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Thread: Russian Invasion Of Ukraine (Formerly: Democratic Malaise Draws Ukraine Eastwards)

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    Default Re: Russian Invasion Of Ukraine (Formerly: Democratic Malaise Draws Ukraine Eastwards





    (1) Ukrainian military intelligence offical: Russia has deployed an additionnal 100 new combat aircraft in Crimea. These include SU-27 and SU-30, these can cover the Black Sea Region and almost the entirerety of the Ukrainian territory. #Ukraine #Crimea

    — Mikhail D. (@Eire_QC) December 14, 2018











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    Default Re: Russian Invasion Of Ukraine (Formerly: Democratic Malaise Draws Ukraine Eastwards



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    Creepy Ass Cracka & Site Owner Ryan Ruck's Avatar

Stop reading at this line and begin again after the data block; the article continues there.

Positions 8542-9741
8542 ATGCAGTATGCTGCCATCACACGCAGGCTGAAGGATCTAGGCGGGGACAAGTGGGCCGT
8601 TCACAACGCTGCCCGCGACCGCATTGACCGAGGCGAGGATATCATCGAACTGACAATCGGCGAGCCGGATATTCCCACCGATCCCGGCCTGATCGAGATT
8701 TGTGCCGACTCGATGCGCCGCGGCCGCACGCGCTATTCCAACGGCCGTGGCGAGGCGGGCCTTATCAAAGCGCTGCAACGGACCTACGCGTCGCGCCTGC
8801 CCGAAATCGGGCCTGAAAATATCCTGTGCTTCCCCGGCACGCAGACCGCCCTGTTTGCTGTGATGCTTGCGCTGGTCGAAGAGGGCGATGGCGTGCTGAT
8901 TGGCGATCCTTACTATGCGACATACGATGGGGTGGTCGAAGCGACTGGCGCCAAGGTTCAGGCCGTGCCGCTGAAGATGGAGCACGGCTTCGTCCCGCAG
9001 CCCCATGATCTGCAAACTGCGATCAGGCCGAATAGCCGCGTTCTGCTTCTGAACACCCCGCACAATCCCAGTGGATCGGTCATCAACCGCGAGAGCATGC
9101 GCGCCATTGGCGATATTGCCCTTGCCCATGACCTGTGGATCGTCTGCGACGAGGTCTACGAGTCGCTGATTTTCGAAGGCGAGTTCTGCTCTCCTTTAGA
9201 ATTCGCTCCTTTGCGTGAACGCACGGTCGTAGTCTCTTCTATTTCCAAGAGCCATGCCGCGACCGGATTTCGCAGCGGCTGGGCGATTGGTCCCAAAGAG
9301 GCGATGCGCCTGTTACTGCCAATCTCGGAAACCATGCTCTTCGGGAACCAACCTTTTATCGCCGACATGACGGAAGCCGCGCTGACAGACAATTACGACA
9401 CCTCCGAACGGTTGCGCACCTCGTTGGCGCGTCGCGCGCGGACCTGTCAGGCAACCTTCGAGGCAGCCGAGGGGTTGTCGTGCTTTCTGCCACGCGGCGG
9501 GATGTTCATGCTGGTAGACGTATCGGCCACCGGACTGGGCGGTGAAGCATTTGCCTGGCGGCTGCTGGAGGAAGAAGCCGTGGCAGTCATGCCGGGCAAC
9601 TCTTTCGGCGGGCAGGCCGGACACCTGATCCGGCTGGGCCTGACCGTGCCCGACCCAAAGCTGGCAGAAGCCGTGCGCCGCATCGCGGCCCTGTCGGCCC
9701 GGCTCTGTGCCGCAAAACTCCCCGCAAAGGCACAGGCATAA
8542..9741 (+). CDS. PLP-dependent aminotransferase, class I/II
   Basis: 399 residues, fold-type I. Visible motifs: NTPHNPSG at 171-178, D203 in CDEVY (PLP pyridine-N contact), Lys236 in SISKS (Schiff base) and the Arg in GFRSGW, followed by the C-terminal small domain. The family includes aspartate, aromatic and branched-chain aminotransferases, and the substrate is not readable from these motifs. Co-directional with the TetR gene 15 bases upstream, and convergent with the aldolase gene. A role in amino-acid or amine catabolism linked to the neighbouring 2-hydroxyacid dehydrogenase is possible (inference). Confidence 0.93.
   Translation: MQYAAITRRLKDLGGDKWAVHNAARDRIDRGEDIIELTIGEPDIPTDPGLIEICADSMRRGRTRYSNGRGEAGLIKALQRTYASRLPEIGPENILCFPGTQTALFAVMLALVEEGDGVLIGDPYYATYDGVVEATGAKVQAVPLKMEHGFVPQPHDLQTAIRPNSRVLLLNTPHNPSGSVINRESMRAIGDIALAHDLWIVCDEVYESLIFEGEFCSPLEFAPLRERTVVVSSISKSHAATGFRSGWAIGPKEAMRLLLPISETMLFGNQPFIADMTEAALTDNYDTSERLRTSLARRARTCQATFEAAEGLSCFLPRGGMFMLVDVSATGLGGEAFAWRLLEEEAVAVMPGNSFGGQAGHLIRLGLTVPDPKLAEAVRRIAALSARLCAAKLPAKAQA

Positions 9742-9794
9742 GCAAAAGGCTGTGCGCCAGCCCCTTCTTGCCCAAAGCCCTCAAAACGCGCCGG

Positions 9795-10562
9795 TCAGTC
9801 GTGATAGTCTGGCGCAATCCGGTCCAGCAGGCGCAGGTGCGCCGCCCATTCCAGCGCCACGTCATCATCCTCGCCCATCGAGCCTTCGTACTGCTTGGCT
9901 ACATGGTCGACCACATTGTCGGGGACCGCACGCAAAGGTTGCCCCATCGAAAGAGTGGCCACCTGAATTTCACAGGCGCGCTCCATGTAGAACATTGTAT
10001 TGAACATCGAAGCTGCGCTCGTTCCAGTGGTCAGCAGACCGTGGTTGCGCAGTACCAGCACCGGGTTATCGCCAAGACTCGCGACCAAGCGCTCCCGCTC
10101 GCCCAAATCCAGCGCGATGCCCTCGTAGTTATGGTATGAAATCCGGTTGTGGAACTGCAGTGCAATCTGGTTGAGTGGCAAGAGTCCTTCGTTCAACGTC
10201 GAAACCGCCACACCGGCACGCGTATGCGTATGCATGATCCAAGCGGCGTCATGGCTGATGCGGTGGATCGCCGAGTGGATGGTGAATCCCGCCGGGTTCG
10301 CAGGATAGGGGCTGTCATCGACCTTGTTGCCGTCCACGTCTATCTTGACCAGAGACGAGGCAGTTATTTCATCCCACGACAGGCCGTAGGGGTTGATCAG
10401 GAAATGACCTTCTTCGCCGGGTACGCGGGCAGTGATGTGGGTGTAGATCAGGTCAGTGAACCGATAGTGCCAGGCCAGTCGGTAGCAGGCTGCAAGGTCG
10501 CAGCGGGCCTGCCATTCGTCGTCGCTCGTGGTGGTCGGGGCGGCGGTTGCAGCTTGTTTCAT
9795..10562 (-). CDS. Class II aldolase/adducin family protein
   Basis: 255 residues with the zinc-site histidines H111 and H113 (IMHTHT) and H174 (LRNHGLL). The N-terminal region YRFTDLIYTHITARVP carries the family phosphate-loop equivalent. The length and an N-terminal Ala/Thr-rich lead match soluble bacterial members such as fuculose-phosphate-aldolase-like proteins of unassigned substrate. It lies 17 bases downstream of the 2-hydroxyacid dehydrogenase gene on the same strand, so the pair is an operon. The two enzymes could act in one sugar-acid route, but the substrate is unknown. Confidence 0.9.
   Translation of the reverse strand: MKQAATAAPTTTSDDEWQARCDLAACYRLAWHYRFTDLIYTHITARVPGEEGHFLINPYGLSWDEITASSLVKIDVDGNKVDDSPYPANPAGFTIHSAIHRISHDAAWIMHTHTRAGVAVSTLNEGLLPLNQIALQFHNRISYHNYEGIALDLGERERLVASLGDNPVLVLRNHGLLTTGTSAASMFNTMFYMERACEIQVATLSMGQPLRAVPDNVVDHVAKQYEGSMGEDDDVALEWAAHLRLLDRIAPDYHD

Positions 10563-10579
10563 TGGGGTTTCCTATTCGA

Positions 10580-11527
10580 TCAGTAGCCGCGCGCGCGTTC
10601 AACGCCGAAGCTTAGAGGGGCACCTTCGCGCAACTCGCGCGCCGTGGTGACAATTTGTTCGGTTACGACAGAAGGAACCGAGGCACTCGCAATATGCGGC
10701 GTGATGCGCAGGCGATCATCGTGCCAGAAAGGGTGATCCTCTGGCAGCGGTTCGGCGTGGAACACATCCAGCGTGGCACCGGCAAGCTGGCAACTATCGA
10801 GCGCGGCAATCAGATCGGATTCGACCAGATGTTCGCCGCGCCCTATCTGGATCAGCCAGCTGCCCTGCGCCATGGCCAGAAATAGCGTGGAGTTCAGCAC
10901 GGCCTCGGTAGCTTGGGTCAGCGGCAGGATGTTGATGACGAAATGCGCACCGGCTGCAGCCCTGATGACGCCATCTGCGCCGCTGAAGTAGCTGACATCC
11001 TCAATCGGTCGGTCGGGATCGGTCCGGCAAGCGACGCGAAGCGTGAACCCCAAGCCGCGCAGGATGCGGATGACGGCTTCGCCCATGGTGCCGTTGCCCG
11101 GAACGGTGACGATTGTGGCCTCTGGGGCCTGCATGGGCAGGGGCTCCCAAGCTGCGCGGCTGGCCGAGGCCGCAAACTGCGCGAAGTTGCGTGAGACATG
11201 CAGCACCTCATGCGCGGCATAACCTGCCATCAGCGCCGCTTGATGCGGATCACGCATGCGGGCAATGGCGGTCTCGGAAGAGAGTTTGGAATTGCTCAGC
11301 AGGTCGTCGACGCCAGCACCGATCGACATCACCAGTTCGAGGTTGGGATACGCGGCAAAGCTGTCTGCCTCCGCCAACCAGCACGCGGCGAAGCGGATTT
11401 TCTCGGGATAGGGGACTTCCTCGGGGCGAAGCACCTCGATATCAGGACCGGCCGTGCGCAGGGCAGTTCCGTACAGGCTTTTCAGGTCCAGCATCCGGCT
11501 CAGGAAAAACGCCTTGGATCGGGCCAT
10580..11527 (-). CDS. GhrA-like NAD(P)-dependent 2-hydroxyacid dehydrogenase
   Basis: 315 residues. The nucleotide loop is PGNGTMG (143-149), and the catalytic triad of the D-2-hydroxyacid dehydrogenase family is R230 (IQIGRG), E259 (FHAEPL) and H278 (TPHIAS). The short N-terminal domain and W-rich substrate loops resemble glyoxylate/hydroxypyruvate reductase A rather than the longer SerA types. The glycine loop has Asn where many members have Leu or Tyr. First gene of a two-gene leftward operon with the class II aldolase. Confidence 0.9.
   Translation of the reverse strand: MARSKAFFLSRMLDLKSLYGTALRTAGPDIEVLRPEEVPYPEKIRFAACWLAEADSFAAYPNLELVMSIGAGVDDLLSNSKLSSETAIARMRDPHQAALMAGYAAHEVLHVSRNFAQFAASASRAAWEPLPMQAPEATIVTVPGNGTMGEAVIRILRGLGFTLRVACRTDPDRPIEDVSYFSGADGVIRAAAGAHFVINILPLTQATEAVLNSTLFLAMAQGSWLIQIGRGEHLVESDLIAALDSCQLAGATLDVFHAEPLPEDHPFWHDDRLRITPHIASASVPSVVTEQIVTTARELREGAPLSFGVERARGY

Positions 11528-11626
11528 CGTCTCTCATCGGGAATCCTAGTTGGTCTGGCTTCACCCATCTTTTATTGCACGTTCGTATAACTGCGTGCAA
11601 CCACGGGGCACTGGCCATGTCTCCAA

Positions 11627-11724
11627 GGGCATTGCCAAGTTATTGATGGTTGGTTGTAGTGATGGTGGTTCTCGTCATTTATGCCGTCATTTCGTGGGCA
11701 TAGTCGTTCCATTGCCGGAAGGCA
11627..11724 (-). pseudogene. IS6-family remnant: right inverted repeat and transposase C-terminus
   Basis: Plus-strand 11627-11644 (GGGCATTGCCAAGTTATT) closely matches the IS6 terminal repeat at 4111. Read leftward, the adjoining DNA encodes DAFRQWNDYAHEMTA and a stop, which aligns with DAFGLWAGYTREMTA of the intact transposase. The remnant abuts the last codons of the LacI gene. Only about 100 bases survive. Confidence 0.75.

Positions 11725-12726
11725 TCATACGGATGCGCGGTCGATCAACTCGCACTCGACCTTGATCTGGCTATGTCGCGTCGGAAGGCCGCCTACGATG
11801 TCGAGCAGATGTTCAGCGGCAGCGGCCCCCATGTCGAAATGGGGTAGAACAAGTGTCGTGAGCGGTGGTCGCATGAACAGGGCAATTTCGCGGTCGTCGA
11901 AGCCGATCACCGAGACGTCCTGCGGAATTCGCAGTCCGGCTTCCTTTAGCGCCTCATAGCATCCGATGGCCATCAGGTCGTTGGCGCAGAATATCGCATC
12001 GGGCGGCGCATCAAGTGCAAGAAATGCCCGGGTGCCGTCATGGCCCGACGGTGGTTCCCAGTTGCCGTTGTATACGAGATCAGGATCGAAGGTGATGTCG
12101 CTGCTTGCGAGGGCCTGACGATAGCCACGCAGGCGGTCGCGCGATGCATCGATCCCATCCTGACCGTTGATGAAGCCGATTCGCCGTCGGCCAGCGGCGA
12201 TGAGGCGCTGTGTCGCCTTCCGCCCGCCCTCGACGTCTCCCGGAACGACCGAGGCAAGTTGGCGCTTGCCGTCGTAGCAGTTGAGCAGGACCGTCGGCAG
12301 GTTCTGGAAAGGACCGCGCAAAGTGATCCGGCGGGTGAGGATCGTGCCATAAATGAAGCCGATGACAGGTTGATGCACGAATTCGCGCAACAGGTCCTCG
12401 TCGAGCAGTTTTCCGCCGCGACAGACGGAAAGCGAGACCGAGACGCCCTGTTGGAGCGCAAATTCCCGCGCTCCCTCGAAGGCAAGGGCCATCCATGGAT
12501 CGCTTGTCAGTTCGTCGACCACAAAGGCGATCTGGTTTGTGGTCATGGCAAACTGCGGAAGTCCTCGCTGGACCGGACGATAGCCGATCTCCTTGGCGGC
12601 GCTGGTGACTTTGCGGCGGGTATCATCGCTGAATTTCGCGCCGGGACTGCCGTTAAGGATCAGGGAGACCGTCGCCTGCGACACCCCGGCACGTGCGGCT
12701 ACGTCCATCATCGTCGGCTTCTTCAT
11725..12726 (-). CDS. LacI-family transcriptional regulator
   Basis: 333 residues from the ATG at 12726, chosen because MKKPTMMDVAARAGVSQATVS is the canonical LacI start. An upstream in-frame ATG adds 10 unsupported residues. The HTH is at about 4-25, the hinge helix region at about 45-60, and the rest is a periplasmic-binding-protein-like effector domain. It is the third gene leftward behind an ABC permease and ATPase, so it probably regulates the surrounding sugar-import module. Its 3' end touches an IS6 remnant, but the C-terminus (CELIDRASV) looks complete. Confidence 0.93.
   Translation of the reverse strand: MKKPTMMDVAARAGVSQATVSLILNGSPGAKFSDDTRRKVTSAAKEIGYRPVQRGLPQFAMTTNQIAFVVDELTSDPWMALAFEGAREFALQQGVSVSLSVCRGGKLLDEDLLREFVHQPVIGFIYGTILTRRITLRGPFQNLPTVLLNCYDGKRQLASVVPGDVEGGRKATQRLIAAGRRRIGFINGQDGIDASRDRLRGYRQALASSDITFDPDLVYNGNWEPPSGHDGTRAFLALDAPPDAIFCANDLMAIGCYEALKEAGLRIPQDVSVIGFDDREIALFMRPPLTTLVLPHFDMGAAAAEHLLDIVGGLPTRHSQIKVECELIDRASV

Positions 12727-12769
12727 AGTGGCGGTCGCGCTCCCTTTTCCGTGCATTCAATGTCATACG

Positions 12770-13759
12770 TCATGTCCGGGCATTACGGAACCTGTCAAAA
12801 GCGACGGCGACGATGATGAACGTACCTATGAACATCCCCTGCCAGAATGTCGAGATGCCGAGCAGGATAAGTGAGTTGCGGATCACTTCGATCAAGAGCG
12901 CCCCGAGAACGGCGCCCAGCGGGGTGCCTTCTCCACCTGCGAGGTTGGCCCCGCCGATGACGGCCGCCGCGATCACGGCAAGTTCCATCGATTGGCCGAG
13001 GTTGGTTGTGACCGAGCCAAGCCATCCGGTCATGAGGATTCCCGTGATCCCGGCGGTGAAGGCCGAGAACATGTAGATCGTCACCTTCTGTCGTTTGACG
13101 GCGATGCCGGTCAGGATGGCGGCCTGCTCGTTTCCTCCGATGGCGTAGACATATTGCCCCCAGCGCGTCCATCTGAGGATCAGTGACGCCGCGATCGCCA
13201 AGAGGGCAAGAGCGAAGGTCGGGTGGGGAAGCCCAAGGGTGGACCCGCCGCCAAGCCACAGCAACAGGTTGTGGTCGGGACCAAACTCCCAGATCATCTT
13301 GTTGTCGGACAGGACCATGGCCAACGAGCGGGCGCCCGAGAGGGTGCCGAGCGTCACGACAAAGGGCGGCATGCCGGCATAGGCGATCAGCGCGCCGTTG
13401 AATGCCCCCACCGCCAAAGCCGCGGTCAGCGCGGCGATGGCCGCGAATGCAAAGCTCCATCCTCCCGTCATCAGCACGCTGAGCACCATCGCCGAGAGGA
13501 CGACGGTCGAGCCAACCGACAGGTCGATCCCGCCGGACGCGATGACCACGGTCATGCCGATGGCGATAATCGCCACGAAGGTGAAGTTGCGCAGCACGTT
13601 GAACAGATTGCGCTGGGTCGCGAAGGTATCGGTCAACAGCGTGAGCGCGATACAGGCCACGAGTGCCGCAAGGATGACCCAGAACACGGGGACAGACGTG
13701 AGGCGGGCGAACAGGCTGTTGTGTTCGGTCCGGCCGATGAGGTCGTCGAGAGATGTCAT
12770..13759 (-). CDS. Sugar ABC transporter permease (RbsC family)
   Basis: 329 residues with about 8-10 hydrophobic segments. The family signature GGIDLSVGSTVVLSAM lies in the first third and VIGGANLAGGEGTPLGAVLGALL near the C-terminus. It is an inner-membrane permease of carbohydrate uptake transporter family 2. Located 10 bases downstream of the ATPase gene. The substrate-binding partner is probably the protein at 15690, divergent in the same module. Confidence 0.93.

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    Default Re: Russian Invasion Of Ukraine (Formerly: Democratic Malaise Draws Ukraine Eastwards


    [url=https://www.newsweek.com/ukraine-russia-war-attack-christmas-1270621]Russia-Ukraine War: Moscow Could Launch Armed Attack Over Christmas While the World Is Distracted, Experts Warn[//url]

    December 24, 2018

    As people in Western Europe and the United States get comfortable for the holidays, the chances increase that Russia will take advantage of the distraction to launch attacks against its neighbor Ukraine, experts said.

    On Monday, when the millions of Christians who follow the Gregorian calendar celebrate Christmas Eve, the Russian foreign ministry warned “it is quite possible” that Ukraine will launch military action against Russia in the next few days. Kremlin spokeswoman Maria Zakharova even suggested that Kiev was planning to stage chemical weapons attacks in eastern Ukraine as a pretext for launching an attack.